The Centers for Disease Control and Prevention in the spring issued reopening guidelines, which few states followed, but hasn't provided guidance on when to crack down after reopening. The CDC's criteria included a downward trend in new Covid-19 cases over 14 days, a decrease in the rate of positive tests and availability of intensive-care beds.

"The White House Coronavirus Task Force is providing tailored recommendations weekly to every governor and health commissioner for their states and counties," White House spokesman Judd Deere said. The administration is allowing local governments to take the lead on reopening policies, "as local leaders are best positioned to make on-the-ground decisions for their communities," he added.

New analyses from a coalition of public-health experts and crisis-response specialists show the overwhelming majority of states don't meet the CDC's criteria for lifting restrictions. The group's online dashboard, covidexitstrategy.org, tracks state-level data on the spread of the disease, using the CDC's reopening criteria. wsj.com

What the C's Read
Masks: A Flashpoint

We are now living in an age of having to learn how to tell an unmasked stranger to put on or pull up a mask.

The confusion, debate and politics surrounding wearing a mask or face covering rages on and retailers are front and center as the United States grapples with flattening the Covid-19 curve and protecting states from having to shut down a second time.

A Need for Clear Direction

Several mask-related issues have emerged and remain to be resolved. One, the need for a national policy for the U.S. to slow the coronavirus spread across 50 very different states with a trickle-down to retailers and other major industries. This week the Trump administration seemed to be taking Covid-19 more seriously including recognizing that it may go on longer than expected or projected and that wearing masks does indeed help stop the spread of the virus and protect individuals. It even went so far as to say wearing masks is patriotic.

The second issue is having a clear retail mask mandate on a national level. Everyone working on the retail floor is risking potential exposure to Covid-19. They are frontline workers and need to be protected. And then there is the issue of the customer. There is no shortage of stories in the media of consumers who have an aversion to wearing masks and end up in altercations with staff or other consumers - from coughing on each other to peeing in a store (I can't make this stuff up). No matter how you look at it, retail workers are in a tough spot.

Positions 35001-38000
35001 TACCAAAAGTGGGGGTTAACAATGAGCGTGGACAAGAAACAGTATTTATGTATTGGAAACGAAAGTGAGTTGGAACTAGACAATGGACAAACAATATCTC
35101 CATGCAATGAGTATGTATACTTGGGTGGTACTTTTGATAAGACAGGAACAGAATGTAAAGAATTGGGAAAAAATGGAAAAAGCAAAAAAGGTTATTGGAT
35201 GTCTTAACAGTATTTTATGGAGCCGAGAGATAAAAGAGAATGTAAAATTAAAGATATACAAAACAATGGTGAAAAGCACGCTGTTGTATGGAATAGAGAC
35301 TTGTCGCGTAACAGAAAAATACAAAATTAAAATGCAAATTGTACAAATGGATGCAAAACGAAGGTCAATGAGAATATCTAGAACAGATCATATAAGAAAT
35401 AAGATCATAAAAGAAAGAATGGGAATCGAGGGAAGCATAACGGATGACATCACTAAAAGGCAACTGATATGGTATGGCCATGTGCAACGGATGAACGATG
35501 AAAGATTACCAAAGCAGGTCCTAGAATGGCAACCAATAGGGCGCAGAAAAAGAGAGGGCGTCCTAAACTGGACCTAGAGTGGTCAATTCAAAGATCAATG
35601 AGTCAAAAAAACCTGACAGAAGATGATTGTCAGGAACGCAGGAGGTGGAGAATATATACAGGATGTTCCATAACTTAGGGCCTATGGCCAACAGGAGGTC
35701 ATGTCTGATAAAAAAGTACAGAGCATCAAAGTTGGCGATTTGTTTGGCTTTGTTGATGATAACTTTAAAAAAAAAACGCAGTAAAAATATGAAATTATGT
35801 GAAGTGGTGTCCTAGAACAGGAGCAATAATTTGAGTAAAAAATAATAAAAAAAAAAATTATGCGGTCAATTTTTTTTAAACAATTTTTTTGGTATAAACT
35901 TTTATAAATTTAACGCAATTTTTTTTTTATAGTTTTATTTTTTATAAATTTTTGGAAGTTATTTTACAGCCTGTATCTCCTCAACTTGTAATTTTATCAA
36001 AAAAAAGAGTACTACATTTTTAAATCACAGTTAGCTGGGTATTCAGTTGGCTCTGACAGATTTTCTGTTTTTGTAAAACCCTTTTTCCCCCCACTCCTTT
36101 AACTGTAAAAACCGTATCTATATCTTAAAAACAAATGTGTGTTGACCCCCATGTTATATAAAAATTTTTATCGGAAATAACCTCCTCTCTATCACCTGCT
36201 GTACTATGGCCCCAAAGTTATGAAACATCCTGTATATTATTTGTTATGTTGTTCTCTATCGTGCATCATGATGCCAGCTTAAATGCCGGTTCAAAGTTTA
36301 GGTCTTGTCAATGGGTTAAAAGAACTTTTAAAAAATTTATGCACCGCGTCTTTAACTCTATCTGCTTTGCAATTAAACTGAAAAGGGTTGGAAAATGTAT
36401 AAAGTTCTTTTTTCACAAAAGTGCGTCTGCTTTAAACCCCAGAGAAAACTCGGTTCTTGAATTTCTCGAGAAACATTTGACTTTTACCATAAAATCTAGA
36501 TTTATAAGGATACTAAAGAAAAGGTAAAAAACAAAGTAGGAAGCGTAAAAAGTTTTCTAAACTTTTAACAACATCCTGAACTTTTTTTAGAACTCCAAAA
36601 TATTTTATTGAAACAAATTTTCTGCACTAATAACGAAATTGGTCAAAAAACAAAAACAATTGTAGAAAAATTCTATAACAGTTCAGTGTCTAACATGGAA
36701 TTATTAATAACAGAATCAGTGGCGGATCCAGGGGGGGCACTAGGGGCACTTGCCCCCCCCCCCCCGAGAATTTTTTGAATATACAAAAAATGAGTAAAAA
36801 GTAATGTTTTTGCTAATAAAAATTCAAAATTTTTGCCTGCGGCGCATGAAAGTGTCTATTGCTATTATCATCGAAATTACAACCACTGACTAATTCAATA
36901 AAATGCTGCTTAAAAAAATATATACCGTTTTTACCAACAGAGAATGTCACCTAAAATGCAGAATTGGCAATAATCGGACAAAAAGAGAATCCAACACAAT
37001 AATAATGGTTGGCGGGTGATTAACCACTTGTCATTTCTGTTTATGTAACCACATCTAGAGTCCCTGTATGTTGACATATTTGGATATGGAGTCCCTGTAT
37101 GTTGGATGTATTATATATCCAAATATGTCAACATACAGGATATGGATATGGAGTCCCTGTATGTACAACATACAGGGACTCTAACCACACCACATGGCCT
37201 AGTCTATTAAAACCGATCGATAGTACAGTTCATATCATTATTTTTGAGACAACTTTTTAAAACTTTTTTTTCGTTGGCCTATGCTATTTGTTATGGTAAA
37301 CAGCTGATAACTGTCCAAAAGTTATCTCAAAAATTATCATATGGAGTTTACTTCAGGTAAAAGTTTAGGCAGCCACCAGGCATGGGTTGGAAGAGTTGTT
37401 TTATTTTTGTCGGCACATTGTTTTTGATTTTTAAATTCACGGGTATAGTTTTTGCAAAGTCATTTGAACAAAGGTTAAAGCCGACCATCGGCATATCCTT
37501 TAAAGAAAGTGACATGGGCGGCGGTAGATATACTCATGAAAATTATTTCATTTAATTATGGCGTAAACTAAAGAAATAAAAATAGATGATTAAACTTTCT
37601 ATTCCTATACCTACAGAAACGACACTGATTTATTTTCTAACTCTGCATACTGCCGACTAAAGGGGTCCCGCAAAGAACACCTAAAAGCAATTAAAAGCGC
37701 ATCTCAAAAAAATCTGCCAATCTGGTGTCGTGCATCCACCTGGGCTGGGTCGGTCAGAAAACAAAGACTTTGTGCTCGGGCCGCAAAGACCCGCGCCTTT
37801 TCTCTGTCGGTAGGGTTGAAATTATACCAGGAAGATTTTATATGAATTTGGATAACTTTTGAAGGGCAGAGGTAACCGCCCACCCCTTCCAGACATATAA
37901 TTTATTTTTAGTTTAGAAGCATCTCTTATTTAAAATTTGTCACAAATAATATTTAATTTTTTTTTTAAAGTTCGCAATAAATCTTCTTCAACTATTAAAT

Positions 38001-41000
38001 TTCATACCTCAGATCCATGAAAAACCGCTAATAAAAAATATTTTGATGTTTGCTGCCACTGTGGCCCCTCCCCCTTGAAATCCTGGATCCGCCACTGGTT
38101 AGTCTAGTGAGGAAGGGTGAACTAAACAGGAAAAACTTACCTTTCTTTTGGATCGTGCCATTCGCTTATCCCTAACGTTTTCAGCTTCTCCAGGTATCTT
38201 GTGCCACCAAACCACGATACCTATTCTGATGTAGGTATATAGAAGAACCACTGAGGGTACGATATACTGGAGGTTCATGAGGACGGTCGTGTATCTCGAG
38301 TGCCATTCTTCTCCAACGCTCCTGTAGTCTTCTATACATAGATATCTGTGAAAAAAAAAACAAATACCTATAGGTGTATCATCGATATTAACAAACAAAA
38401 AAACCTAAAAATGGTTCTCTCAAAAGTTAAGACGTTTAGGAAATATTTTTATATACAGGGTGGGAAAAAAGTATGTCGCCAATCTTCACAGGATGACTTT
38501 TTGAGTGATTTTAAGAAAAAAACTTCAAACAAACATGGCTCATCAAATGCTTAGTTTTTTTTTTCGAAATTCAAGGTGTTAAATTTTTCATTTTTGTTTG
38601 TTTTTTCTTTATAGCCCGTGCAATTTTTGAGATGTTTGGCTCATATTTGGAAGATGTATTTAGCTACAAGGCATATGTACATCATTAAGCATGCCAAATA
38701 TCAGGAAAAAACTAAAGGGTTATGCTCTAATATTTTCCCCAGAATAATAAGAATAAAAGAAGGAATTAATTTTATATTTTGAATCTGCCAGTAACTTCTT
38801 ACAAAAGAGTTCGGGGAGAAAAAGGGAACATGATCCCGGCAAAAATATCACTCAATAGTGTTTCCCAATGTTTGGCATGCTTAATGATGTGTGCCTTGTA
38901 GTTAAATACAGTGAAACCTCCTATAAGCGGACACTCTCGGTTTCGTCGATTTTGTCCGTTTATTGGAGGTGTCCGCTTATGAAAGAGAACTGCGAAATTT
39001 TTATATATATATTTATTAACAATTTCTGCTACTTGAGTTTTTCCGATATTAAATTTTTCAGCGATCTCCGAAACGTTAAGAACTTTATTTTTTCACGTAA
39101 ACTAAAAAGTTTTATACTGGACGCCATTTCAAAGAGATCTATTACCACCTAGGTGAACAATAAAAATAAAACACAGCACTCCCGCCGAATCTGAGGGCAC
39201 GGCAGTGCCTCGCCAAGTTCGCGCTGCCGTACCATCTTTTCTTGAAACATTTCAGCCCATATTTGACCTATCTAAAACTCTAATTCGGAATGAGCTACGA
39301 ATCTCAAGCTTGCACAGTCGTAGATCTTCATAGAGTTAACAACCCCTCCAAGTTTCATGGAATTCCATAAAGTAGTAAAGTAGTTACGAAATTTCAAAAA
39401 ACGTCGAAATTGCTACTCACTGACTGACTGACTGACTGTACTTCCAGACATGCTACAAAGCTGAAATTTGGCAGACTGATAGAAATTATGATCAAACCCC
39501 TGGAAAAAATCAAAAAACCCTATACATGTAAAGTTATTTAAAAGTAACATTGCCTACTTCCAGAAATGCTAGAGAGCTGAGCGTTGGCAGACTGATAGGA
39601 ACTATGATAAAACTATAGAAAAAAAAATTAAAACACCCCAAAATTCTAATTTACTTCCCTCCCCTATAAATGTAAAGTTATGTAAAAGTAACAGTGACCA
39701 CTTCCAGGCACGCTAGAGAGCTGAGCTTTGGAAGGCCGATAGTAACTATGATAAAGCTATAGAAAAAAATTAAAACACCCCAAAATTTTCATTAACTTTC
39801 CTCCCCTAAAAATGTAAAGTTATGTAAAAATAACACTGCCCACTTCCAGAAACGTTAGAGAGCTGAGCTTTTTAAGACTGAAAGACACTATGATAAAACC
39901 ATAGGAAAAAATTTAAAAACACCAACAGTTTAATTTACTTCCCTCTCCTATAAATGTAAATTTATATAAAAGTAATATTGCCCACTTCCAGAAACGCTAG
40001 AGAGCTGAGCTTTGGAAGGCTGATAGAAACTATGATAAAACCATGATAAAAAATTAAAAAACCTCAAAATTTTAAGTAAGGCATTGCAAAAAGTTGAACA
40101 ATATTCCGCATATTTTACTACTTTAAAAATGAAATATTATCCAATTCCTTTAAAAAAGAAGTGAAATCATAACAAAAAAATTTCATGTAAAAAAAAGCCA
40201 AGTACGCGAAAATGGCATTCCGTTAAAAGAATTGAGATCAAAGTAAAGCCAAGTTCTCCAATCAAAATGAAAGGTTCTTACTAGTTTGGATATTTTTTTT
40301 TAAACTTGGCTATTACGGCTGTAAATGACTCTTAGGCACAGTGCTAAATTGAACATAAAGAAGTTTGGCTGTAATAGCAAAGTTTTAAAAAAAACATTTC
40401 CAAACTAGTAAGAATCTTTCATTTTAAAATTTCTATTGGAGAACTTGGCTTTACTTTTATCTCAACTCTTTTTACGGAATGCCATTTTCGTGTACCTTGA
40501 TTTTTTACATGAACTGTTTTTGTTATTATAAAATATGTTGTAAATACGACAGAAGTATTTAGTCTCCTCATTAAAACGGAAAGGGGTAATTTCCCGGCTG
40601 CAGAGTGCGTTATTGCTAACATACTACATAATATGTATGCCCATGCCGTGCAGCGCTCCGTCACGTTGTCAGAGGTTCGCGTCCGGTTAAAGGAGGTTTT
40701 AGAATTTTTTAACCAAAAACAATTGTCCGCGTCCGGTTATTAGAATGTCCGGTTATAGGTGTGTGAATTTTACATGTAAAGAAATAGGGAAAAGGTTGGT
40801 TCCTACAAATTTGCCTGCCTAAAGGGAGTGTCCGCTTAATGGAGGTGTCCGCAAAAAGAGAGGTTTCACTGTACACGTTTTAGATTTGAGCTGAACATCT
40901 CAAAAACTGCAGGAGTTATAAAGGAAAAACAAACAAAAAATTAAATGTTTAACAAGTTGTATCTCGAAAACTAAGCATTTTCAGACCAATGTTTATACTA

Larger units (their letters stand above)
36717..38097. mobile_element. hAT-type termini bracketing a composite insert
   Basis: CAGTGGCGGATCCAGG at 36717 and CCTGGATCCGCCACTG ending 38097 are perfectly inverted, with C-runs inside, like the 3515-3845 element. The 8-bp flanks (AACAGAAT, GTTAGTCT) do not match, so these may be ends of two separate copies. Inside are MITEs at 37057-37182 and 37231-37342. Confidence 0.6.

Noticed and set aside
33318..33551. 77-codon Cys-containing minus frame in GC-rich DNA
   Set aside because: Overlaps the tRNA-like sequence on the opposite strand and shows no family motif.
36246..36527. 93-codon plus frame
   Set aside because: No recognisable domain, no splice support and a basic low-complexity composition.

Need for Training

It certainly begs the question: What is the chain of command if a customer does not want to comply? Is it the same as having a difficult customer? How does it escalate through the store staffing system? It's not a crime not to wear a mask but if it is the store's policy, what ultimate control does the store have over the customer? Turn them away?

There is also an emerging vigilante issue. If consumers are policing each other, the "citizen's arrest," becomes a thorny ethical dilemma infringing on personal freedom. We are now living in an age of having to learn how to tell an unmasked stranger to put on or pull up a mask. Some retailers have said they will not actively enforce the policy but let the signage passively speak for itself. CVS relies on customers to obey requirements; if they don't, "health ambassadors," security or that greeter who takes your temperature suggests other methods of shopping like curbside pickup.

All of these scenarios bring us full circle: Retailers need a consistent message that should come from a national mandate that requires enforcement, otherwise it will be meaningless. This very notion goes against the American sense of personal freedom and has become politicized. Yet, where does personal freedom stand on the health and safely of a nation - or even more specifically, a local community? This is the real sticking point of the individual versus the demands of the group. No one wants to live in a police state, which is why the mask issue is such a hot button. Ultimately retailers need a clearer sense of direction to keep their employees and customers safe. therobinreport.com

Through the retail lens: Face coverings

The positive impact mask mandates have on retailers staying open